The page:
Three days before the General Election, Matt Maltese is hanging around in an east London pub, killing time before the last show of his First Past The Post Tour with The Rhythm Method. Both artists are ardent supporters of the Labour Party and Jeremy Corbyn (Maltese even shares his predilection for moss-shaded suiting), and cooked up the six-date run to encourage young people to vote. Maltese’s keyboard-driven melodrama packs a subtler punch than The Rhythm Method’s pub-rock, but both artists share an articulate, beer-mats-and-Scampi-Fries musical aesthetic. The idea was to encourage togetherness and political hope for the future. So, has it worked?
“It’s been really good,” says Maltese. “We’ve had Student’s Union Labour representatives come and talk onstage, and our political songs are pretty explicit.” At this point, the understatement alarm rings: Maltese’s recent single, As The World Caves In, imagines Theresa May and Donald Trump making love after triggering a nuclear apocalypse. He continues: “The fact that this has been such a mad week for the country [means] there really is a movement for Corbyn. It’s special to feel we’re shadowing it, however small the contribution. We couldn’t not do it.”
At 20, the South London-based singer would struggle to remember a more turbulent time in British society. And in such a significant week, his words land heavily. “I feel a responsibility to be compassionate,” he says. “To be a left-leaning person and not take part in a vote that is so black and white, I feel, between good and evil? There’s so much in Corbyn that I see in my own morality, to not have taken part would have been a slightly wimpy thing to do.” The key thing about Maltese’s message is that he says hope can prevail even if Corbyn loses (and you may well be reading this in the wake of a Tory victory). “I believe that the younger generation is being opened up to the left, and I’d like to think Corbyn will stay on whatever happens. He’s the most overt representation of how the Labour Party started that they’ve had in decades. Young people will still support him, it’s mad how much of a voice he has.”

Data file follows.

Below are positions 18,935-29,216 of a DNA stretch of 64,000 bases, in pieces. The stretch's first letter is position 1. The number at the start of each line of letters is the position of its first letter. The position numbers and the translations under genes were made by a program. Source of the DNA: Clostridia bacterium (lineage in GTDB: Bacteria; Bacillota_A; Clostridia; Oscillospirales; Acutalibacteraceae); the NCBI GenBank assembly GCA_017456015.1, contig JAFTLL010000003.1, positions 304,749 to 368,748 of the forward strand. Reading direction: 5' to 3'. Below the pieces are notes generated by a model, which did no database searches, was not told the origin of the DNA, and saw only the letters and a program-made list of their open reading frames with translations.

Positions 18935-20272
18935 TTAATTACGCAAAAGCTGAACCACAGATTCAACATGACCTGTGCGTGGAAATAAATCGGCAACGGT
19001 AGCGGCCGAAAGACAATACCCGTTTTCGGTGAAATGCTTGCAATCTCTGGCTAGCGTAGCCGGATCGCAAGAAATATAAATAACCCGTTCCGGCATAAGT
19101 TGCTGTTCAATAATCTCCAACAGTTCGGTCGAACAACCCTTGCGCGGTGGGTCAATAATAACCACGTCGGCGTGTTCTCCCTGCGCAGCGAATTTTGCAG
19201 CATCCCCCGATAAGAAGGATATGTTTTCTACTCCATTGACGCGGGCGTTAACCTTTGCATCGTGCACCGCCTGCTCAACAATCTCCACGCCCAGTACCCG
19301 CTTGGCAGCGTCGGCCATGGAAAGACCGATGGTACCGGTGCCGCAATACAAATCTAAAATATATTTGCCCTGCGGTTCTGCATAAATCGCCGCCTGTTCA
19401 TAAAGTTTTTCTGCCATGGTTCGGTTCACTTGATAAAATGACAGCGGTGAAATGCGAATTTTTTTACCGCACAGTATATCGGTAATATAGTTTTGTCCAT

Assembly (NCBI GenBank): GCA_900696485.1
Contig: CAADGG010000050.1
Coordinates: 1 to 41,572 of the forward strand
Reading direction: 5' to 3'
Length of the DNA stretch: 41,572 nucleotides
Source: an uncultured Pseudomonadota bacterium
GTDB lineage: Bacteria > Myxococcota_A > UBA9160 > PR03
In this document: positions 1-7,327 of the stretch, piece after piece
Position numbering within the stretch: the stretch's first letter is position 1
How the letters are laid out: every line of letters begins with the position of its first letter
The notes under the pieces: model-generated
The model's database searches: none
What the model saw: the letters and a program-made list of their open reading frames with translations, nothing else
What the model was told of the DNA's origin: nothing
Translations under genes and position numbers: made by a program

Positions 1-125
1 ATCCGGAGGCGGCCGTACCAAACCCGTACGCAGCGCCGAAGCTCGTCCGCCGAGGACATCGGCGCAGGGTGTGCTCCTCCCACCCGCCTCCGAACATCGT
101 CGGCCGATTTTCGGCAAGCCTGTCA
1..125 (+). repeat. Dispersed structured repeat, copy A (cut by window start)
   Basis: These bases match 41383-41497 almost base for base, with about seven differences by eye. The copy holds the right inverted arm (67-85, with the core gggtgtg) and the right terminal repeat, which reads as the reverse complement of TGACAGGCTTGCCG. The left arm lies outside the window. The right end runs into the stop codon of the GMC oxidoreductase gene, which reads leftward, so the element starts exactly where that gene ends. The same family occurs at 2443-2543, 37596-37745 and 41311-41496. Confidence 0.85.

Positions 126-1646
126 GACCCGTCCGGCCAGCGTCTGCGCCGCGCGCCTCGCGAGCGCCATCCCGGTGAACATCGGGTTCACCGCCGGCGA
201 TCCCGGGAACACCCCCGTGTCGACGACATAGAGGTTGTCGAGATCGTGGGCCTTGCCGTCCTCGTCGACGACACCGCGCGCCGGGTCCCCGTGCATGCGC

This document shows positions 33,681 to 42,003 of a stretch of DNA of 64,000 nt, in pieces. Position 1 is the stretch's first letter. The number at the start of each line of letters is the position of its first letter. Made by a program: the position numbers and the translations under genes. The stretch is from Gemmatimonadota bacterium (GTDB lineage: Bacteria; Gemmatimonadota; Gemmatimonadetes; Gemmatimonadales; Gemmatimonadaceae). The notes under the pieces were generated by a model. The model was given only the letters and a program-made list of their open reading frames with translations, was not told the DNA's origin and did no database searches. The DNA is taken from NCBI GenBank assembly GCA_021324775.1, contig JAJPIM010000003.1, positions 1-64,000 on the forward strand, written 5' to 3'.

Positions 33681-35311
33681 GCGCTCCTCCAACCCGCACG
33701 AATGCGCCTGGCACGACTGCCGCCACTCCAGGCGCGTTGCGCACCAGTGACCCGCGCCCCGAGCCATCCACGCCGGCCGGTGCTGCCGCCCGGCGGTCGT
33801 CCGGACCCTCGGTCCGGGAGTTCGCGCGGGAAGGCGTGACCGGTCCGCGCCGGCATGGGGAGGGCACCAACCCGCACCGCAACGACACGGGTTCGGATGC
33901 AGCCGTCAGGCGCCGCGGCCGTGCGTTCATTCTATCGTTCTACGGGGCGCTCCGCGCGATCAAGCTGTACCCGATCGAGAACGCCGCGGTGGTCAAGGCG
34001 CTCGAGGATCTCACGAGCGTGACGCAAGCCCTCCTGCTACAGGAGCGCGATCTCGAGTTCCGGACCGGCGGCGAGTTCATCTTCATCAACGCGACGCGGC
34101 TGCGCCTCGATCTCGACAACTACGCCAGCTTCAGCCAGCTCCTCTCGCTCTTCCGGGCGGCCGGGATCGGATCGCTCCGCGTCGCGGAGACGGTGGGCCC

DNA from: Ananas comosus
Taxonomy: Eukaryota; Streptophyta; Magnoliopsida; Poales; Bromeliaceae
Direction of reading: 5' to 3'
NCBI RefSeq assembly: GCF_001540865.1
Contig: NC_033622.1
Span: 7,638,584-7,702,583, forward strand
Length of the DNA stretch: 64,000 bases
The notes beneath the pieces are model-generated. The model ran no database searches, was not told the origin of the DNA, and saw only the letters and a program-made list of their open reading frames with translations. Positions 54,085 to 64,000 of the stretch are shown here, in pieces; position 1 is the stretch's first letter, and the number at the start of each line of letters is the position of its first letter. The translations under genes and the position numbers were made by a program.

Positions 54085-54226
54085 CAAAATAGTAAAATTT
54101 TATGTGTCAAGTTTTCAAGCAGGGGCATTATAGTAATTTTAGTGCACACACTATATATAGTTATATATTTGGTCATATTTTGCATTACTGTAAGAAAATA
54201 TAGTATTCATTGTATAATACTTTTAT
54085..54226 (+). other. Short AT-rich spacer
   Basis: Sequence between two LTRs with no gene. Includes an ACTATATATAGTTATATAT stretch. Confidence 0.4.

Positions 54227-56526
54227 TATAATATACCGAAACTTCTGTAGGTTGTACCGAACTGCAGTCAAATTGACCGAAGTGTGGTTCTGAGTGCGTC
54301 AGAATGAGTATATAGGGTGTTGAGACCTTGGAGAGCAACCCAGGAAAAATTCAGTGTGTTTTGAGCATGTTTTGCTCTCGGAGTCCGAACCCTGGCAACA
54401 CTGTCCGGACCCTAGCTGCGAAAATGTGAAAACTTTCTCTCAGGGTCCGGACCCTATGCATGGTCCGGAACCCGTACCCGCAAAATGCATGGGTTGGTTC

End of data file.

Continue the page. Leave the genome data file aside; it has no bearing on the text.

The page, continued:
Because of all this, Maltese has faith in “the long game” for Labour. “It’s not about writing songs, talking about it and then giving up if it doesn’t happen,” he says. “This is a movement, and a Theresa May win definitely won’t rule out left-leaning politics forever.” Maltese is equally optimistic about his own future: part of a wave of talent from south of the river (see also: Goat Girl, Shame, HMLTD), he’s excited to develop his songwriting, which encompasses heartache as well as skewed political swiping, with a debut album due on Café Bleu/Atlantic next year. “I want to bring humour into sincerity,” he says. “There’s a lack of self-deprecation among solo singers, so I’m trying to bring some funny back. It’s weird being self-indulgent and talking about your feelings all the time, it’s not reality without humour. You have to laugh at yourself.”
Matt Maltese, then: another amiable, slacks-clad figurehead for Britain’s youth.